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Mammalian breast carcimoma cells (MDA-MB-231, T47D, SK-BR3 and MDA-MB-468) and cervical cancer cells (HeLa) served as in vitro cancer models used during the course of this study. They were chosen based on their over-expression of folate receptors on their surfaces and also on their high specific uptake of folic acid conjugated nanoparticles.
Human embryonic kidney epithelial cells (HEK293) served as a negative control for this study as they posses relatively less folate receptors on their surfaces and also, their uptake of FA conjugated MSN was significantly lesser than the above four cancer cell lines.
For protein absorption studies, nanoparticle uptake and ligand density studies, twenty-five differently functionalized particles were used: FA, MTX, SiO2, PEI, PEG, GA, thiol, NH2-PEG, hydrophobized particles, glucose, succinylated particles, dextran, streptavidin, sugar acid 2.5%, sugar acid 1%, sugar acid 5%, C16 hexa acid, C6 diacid (adipic) and C10 diacid (sebacic), FA 0.2% wt DMF, FA 0.2% wt THF, PEI soaked in MES, PEI soaked in DMF, PEI soaked in THF and FA 0.2% soaked in MES.
Review of Literature
Overview of the Notch signaling Pathway
The Notch signaling pathway is one of the most important pathways involved in the normal animal development processes. It plays a crucial role in the regulation of cell-fate decisions and is an important mediator in cell-cell contact processes. It also has a general role in the continuous renewal of tissues such as those lining the gut. Notch has been observed to promote differentiation in a certain population of cells while maintaining others in an undifferentiated state a process known as lateral inhibitation. Aberrant Notch signaling can cause diseases such as cancer and other genetic disorders like Spondylocostal dystosis, Tetralogy of fallot, Syndactyly, and familial aortic diseases. The Notch 1 receptor type has been found to be upregulated in T-cell acute lymphoblastic leukemia (T-ALL) and is being reviewed as a potential therapeutic target for this disease. Simply put, the Notch signaling cascade begins with the binding of a ligand to the receptor and upon ligand biding, the receptor undergoes two successive cleavages S2 and S3 releasing the intracellular domain of the receptor (NICD) which translocates to the nucleus and activates targets genes. Notch signaling activates a series of downstream target genes that play a critical role in differentiation, apoptosis, proliferation and stem cell maintenance depending on the cell type and tissue. The principal actors in this pathway are the Notch ligands and receptors.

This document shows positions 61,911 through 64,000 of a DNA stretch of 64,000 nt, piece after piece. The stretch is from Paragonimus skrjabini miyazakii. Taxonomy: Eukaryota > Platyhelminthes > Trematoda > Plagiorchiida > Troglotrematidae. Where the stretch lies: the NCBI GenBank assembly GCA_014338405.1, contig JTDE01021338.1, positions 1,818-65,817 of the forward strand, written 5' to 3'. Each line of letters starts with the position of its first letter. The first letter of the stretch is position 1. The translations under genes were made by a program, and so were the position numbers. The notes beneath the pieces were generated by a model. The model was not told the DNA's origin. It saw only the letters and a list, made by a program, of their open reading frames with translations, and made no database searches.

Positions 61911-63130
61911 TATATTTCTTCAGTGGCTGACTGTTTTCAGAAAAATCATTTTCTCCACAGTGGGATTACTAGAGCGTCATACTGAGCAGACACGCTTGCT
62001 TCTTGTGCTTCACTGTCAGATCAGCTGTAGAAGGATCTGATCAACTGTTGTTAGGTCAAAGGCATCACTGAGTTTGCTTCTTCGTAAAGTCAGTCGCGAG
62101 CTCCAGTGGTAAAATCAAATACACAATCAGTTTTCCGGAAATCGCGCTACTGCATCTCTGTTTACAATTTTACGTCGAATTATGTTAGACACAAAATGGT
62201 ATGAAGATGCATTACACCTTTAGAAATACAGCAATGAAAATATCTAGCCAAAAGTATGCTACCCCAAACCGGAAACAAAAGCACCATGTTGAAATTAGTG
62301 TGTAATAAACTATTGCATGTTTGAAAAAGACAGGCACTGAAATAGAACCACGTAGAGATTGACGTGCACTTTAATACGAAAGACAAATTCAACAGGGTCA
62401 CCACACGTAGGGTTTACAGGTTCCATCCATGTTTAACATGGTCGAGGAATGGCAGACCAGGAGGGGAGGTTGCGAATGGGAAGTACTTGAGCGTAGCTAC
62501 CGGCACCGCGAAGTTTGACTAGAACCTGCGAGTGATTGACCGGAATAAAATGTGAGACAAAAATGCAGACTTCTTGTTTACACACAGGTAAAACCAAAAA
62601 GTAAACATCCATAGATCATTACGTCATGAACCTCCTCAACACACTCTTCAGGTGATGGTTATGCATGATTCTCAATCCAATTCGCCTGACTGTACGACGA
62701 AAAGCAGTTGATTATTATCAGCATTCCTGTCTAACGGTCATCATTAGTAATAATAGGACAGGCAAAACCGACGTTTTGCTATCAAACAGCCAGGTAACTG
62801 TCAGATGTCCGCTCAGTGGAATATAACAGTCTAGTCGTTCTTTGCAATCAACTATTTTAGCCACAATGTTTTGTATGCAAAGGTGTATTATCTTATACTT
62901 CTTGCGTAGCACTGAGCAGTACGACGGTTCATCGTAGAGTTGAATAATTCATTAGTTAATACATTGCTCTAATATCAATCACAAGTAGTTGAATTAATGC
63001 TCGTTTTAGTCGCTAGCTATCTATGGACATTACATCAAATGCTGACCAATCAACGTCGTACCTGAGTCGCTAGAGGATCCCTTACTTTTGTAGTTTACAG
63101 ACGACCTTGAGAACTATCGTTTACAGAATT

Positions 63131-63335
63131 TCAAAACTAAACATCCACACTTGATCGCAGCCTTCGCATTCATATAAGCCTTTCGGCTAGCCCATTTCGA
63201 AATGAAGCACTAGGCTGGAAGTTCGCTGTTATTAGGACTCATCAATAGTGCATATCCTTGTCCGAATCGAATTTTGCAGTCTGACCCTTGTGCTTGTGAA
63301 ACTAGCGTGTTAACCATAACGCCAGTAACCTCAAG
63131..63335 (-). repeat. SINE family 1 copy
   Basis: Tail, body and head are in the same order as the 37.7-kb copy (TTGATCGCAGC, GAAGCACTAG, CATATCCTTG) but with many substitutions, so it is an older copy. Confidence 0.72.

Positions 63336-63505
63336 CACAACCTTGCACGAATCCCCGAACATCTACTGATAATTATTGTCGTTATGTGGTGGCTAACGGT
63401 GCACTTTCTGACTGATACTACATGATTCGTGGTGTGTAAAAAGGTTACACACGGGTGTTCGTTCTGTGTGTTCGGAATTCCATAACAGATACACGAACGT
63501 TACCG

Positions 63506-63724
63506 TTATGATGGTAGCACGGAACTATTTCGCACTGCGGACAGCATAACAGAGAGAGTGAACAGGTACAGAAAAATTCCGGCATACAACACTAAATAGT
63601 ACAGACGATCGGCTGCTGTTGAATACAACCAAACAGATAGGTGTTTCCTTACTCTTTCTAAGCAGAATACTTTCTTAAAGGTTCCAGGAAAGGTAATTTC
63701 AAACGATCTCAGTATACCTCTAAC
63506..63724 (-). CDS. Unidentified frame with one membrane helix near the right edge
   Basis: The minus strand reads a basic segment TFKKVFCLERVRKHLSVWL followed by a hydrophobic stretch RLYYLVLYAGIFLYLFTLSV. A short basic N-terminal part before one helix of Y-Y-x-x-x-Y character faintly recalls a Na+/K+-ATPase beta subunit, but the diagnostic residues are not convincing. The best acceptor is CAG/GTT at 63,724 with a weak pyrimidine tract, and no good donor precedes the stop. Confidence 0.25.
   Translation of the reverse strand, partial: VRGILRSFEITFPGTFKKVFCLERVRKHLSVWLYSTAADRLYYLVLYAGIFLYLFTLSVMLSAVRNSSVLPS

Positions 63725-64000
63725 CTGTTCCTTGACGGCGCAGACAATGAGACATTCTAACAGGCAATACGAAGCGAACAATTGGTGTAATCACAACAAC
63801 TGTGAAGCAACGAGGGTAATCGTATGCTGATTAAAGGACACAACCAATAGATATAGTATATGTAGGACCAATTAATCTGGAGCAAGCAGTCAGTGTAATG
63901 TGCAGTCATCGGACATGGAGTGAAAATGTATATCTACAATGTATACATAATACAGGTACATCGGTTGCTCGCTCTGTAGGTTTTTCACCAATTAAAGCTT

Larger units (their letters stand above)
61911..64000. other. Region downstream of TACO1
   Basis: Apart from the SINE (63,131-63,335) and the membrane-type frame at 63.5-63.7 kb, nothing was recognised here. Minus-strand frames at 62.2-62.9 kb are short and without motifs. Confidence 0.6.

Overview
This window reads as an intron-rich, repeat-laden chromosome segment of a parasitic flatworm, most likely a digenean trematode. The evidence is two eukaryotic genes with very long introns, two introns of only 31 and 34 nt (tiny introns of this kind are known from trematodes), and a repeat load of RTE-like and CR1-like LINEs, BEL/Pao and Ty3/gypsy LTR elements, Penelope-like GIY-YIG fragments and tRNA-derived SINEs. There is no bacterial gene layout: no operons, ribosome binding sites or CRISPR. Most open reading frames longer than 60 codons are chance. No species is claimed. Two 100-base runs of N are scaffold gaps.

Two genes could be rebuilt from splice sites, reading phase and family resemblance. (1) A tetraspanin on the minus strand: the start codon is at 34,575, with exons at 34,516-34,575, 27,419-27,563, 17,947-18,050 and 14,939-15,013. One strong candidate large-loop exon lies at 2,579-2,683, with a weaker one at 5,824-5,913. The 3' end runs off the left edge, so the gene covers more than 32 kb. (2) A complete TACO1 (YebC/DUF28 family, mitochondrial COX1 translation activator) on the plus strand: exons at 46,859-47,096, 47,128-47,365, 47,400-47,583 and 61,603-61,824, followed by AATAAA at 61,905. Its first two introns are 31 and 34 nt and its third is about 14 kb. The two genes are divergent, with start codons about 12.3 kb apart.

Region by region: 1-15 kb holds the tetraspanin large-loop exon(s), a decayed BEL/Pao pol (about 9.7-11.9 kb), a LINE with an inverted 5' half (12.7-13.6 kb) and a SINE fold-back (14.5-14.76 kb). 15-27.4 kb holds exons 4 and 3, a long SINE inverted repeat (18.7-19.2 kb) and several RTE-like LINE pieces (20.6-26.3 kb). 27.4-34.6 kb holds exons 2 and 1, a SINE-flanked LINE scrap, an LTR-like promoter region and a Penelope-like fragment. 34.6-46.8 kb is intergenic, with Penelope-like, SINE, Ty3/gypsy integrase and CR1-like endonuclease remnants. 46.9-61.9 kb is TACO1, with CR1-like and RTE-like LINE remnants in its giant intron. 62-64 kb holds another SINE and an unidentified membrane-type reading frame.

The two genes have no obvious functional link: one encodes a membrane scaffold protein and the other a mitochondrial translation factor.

Notch and Cancer (Does it have a role?)
Too broad focus on Notch in cancer with specific focus on breast cancer ! background neees to be relevant for your aims.
Activation mechanism (gamma secretase complex - druggable with GSI, DAPT)
Problem cell fate regulator in most tissues - side effects.
Try to make it more physiological and les mechanistical as the mechanistic part of your thesis will be the characterization of the nanos.
Volume 2, 4th edition. Academic Press., 2006. p. 289-293). Intriguingly it has been demonstrated that Notch can crosstalk with other signaling pathways such as the TGF-β through Smad3 (Blokzijl et al., 2003), Wnt, JAK/STAT, Ras/MAP kinase, and cellular hypoxia.
Structure of Notch signaling pathway.
Nanoparticles as drug delivery systems in cancer therapy.
Nanobiotechnology can be defined as the use of nanomaterials in biomedical applications such as the detection, diagnosis and treatment of human cancers as well as other diseases. Nanoparticles are nanomaterials that range in size from 1 to 1000nm. Nanoparticles can be divided into two groups depending on the materials from which they are made up of: organic and inorganic nanoparticles. Examples of which are liposomes, dendrimers and micelles. They are composed of organic molecules that make up the major building material of the structure.
Inorganic nanoparticles are those that contain a typical core /shell structure. This core can be made up of metals (iron oxide, gold, silica and Cadmium/Selenium) that confer the nanoparticles their characteristic fluorescence, optical, electronic and magnetic properties. The outermost layer or shell is usually composed of metals or organic polymers that help protect the core from chemical interactions with the external environment. It can also sometimes be used as a substrate on which biomolecules such as antibodies, proteins, oligonucleotides and other molecules such as fluorosphores and drugs can be conjugated and this way can be used for imaging purposes, tumour diagnosis and also as a drug delivery system.